CHEF and food journalist Nigel Slater’s memoir, Toast, was a best-seller among his many fans and the film of the book, starring Freddie Highmore and Helena Bonham Carter, has become a classic.
Now the story of how the nine-year-old Nigel learned to love cooking has been adapted for the stage by the Lowry Theatre, and it’s a sheer delight.
The five strong cast perform Henry Filloux-Bennett’s adaptation under the direction and choreography of Jonnie Riordan, in a show that incorporates contemporary songs, 60s fashions and a brilliantly envisaged game show as the funny, sad, painfully honest story unfolds.
At its centre is Giles Cooper as Nigel, the boy who realised from an early age that it was impossible not to love someone who made toast for him, even if it was always burned at the edges.
Katy Federman’s main role (there’s a deal of doubling up) is as Nigel’s lovely mother, making every simple dish an adventure. Blair Plant is his weak and intolerant Dad, with his very clear views on which sweets are for boys, and which for girls. Samantha Hopkins is his ghastly and jealously competitive stepmother and Stefan Edwards all the other men in young Nigel’s life.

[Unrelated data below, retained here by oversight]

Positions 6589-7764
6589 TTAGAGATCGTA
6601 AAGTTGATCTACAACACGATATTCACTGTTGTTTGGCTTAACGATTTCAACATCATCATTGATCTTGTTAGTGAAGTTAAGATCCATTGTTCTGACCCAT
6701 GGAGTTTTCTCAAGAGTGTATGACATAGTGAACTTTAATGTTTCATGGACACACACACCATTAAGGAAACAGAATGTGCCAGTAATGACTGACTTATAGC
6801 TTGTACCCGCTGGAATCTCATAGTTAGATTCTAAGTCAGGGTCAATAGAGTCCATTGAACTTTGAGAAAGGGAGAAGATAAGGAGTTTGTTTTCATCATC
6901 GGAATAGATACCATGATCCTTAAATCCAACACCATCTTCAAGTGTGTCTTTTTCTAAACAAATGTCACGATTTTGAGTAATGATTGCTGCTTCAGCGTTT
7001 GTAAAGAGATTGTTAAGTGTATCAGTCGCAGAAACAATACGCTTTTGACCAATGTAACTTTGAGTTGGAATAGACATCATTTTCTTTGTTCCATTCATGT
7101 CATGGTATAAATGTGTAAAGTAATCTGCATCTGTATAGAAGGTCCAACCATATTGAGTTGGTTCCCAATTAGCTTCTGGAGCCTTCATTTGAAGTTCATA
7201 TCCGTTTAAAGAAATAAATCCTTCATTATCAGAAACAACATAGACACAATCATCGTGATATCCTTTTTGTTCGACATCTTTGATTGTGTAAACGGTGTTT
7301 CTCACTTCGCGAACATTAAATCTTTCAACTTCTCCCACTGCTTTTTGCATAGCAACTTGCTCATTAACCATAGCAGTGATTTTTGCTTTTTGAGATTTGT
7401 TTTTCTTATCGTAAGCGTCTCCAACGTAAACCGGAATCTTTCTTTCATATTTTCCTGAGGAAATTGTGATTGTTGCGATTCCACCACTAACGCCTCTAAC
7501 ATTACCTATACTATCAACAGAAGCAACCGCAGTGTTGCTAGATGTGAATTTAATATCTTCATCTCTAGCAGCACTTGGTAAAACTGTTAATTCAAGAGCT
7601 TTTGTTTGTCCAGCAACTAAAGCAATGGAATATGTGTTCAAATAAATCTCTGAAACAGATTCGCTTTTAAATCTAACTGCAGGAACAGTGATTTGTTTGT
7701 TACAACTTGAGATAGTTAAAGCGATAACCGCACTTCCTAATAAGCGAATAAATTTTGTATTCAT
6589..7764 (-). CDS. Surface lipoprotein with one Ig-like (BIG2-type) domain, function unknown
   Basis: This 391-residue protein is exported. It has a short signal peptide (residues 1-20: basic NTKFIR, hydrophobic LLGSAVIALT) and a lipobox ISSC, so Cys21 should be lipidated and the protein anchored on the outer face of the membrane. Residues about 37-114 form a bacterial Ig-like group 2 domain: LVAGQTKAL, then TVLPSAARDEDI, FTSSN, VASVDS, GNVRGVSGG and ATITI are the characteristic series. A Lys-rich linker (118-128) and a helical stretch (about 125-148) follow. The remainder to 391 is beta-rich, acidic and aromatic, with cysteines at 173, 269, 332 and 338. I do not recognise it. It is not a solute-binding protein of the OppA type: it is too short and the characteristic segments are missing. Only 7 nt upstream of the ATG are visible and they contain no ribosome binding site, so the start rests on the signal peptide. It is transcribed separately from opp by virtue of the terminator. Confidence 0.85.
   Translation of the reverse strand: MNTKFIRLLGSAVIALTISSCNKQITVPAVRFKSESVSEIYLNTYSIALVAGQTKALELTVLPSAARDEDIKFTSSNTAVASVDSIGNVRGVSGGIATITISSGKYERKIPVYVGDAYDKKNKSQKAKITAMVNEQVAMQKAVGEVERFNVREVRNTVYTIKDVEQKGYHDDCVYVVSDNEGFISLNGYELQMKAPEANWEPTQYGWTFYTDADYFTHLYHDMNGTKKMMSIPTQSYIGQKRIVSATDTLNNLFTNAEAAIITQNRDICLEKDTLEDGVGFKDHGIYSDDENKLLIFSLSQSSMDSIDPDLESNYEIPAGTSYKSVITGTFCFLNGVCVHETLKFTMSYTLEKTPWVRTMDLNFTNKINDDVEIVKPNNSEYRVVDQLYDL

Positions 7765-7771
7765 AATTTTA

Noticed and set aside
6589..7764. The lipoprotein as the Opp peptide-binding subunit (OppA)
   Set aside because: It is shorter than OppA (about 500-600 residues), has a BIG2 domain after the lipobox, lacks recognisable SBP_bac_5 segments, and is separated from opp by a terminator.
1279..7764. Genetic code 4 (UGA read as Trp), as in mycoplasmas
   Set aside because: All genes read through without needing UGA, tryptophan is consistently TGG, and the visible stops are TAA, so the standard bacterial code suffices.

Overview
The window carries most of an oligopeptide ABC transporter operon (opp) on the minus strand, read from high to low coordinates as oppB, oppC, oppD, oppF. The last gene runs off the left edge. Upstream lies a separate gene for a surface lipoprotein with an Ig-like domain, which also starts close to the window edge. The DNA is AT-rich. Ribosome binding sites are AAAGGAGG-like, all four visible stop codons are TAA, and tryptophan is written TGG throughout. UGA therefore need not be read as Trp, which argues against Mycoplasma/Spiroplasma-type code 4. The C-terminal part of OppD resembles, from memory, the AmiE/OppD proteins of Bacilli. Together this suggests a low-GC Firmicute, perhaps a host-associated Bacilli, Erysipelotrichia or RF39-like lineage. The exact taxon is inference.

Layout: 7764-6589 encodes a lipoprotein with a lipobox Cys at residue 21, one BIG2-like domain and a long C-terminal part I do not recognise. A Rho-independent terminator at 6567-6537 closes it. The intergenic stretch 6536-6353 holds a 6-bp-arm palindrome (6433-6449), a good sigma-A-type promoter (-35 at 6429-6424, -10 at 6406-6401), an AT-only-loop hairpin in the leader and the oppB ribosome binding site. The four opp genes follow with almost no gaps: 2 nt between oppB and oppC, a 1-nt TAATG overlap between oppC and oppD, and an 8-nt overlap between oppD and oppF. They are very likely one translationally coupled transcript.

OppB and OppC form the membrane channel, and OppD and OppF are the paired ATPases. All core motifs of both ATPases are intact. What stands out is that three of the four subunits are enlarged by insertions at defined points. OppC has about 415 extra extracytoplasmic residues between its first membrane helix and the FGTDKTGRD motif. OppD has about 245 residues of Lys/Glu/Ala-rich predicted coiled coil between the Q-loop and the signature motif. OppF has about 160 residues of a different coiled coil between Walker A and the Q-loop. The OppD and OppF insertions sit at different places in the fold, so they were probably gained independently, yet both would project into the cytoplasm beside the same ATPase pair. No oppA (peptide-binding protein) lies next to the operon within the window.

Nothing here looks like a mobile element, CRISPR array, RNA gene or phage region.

Performed on a period kitchen set with moving islands to aid the choreographed movement, it is perfectly observed, and the audience even gets to join in with some of the confectionery.
Whether you are a fan of cookery shows in general, of Mr Slater in particular, or of stories told with charm, poignancy, wit and a light touch that whisks its audience to the day when Nigel gets his first job in London, free from the constraints of his oppressive post-mother family life, this is the show for you.
Don’t miss the chance to see it, on stage in Salisbury until Saturday 9th November, with matinees.